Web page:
[ÉMIGRÉ UKRAINIAN PROPAGANDIST IN ISTANBUL / DEPORTED PERSONS] Ukrayna ve istiklâl mücahedeleri [i.e., Ukraine and its Struggle for Independence]. Preface by Cafer Seydahmet [Kirimer]
VOLODIMIR MURSKY [VOLODYMYR MURSKIY] (1888-1935), Cümhuriyet Matbaasi, Istanbul, .
Contemporary half leather bdg. Cr. 8vo. (20 x 14 cm). In Turkish. 226 p., one plate of Andre Livitzkiy (Ukranian President), Symon Petliura (First Ukranian president murdered in Paris 1926 by Sholom Schwartzbard), and one folded map of Ukraine. Chippings and wear on the spine; otherwise, a very good copy.
First and only edition of this book originally written in Turkish language by Ukrainian political activist and publicist Murskiy who was deported from Galicia by Russian forces during the First World War.
As he was an adviser to the Ministry of Foreign Affairs of the Ukrainian National Republic and director of the press and propaganda department, Murskiy published two books in Turkish: "Ukraine and its Struggle for Independence" (1930) and "The Real Face of the New Russia" (1932) (see the next item), in where he actively promoted the need to reinstate independent Ukraine and destruction of Bolshevik regime. This is the first book he wrote in Turkish presented to the President of the Republic of Turkey Mustafa Kemal Atatürk, and received glowing reviews in the Turkish and Azerbaijan emigrant press. Murskiy also maintained close relations with the leaders of the Crimean Tatar diaspora in Turkey, with Cafer Seydamet Qirimer (1889-1960). Qirimer would write forewords for his books.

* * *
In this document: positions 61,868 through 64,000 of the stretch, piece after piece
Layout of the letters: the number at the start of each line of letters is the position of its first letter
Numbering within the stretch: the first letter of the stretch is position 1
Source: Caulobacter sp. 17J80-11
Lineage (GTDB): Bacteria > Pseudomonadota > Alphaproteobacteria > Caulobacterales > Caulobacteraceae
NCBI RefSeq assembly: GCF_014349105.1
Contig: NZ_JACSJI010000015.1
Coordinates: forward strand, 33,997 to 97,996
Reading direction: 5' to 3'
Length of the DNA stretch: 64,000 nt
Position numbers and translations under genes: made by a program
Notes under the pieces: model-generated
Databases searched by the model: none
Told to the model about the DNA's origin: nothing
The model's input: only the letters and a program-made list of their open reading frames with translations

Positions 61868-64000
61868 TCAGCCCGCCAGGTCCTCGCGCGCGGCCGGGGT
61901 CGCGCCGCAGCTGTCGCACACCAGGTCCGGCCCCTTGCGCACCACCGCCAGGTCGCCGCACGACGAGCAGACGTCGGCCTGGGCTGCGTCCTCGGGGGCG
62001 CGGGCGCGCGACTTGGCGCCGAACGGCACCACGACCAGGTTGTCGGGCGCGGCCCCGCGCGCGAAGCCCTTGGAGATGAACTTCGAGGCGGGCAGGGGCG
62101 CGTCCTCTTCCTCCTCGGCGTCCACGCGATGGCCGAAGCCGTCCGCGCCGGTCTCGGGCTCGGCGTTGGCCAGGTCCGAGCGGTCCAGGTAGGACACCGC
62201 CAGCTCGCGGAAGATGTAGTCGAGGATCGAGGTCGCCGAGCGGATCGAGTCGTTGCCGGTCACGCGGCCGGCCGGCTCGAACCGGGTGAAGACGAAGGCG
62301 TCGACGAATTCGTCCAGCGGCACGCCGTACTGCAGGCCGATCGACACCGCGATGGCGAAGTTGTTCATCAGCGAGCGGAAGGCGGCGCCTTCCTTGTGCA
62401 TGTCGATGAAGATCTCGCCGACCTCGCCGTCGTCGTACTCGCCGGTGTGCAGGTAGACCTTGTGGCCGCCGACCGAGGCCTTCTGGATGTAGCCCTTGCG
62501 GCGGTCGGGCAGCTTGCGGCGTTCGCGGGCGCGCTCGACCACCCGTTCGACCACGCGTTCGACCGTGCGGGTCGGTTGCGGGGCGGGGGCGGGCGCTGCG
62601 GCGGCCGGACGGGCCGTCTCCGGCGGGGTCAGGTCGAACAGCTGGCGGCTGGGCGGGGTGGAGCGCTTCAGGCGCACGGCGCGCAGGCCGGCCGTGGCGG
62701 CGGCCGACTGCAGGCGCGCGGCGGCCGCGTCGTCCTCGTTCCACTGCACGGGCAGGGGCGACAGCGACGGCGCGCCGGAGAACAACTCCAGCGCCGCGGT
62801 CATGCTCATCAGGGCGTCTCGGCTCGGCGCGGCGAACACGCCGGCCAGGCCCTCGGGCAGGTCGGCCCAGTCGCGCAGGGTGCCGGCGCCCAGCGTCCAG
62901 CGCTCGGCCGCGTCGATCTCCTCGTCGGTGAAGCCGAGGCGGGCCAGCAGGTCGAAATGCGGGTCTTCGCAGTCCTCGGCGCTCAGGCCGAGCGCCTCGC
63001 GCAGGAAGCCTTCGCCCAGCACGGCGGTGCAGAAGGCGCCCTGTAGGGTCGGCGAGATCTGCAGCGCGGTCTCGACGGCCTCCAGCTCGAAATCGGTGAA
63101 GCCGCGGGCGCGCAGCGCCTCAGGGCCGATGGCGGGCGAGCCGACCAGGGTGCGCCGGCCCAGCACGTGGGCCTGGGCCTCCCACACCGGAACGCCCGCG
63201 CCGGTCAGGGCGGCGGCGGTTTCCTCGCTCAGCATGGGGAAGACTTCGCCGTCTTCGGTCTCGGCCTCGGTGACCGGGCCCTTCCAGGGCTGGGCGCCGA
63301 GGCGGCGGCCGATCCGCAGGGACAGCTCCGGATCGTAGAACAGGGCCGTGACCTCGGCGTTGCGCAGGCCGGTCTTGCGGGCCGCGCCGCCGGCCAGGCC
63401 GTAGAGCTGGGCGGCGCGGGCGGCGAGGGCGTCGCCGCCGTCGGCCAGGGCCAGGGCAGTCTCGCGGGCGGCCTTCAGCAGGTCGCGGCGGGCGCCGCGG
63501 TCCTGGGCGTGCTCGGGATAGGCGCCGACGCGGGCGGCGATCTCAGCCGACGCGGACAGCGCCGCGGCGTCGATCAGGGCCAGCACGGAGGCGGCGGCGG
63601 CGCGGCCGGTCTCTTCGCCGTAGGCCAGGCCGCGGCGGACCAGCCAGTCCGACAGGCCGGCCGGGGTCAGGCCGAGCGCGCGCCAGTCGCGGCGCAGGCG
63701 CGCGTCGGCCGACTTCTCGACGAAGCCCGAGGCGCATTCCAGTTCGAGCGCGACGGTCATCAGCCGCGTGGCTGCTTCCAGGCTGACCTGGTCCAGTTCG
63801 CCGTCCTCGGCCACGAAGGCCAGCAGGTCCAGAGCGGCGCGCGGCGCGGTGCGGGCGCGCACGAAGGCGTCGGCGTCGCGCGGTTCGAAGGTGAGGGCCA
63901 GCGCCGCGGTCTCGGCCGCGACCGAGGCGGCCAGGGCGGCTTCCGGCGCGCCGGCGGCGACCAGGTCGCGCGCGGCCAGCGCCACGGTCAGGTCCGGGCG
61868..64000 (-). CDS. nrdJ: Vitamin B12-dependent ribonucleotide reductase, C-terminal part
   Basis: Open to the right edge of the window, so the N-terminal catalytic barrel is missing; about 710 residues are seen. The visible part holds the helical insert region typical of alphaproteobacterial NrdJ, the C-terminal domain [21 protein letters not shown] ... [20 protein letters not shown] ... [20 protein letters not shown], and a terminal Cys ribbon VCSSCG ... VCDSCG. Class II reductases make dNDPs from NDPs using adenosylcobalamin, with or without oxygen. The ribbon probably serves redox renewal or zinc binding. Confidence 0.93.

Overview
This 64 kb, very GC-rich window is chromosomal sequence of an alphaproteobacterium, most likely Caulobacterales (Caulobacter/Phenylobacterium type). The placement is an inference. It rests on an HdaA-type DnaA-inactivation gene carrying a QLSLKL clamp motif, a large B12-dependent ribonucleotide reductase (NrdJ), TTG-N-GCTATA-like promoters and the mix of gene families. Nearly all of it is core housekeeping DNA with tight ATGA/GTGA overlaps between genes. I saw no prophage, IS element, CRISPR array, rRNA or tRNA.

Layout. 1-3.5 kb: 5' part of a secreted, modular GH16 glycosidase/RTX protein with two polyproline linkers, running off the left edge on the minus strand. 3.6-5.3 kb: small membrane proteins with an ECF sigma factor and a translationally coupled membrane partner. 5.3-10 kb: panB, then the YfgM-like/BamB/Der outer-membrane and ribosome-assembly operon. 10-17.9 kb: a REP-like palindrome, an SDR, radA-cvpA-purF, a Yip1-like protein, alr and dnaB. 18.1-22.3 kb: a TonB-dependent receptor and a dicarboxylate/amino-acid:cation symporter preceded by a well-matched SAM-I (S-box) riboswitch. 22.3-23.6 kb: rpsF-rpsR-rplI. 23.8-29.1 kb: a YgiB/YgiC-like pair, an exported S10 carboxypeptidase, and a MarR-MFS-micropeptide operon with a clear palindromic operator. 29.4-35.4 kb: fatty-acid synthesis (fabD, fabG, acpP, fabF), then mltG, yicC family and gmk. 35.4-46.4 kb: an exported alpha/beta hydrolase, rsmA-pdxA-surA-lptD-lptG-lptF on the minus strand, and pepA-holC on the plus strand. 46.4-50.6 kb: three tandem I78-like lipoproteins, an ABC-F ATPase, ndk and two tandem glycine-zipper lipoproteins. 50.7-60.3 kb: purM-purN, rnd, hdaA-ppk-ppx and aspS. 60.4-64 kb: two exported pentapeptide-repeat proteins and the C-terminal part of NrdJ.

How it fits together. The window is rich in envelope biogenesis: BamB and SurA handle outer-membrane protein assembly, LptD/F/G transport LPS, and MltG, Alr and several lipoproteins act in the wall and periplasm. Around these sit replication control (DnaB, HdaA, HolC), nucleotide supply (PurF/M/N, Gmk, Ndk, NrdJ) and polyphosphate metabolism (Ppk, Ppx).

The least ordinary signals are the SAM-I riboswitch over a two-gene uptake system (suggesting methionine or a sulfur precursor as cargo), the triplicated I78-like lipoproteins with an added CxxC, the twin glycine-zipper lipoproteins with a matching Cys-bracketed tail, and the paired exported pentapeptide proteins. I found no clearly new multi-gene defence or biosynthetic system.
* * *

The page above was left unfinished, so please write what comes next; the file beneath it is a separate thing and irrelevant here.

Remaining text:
"…after the Battle of Poltava in 1709, Ukraine had been occupied by Moscow. Moscovites managed to crush the last of the Ukrainian forces. The Army was defeated, the Cossacks were at a loss, and the very country of Ukraine was renamed Malorossiya. Ukrainian patriots had either been heading to Siberian labor camps, or forced to emigrate, forever leaving their Motherland. Moscow’s oppression lasted for two centuries. It [Moscow] did everything in its power to undermine the will of the Ukrainian people but failed to obliterate it. And today, despite seeming political and economic ruin, despite Russia’s denial of not only Ukrainian national characteristics but of the very fact of the existence of Ukraine, Ukrainian people prove - they will not submit…" (Translation a passage from the book. Source: Istoritsna Pravda).
Murskiy was a civic and political activist and publicist. A teacher by profession, he was deported from Galicia by Russian forces during the First World War. During Ukraine’s struggle for independence (1917–20) he was an adviser to the Ministry of Foreign Affairs of the Ukrainian National Republic and director of the press and propaganda department. In 1921 he became a member of the Council of the Republic in Poland. After emigrating to Austria, he served the Government-in-exile of the Ukrainian National Republic as its envoy to Turkey. In addition to journalistic articles in Ukrainian, Polish, and Turkish, he wrote two books on Ukraine in Turkish, as well as several translations.” (The Encyclopaedia of Ukraine, vol. 4 - 1993).
As of 2023 September, OCLC shows only four copies: Bogaziçi University Library, Bayerische Staatsbibliothek, LoC, and the University of Michigan.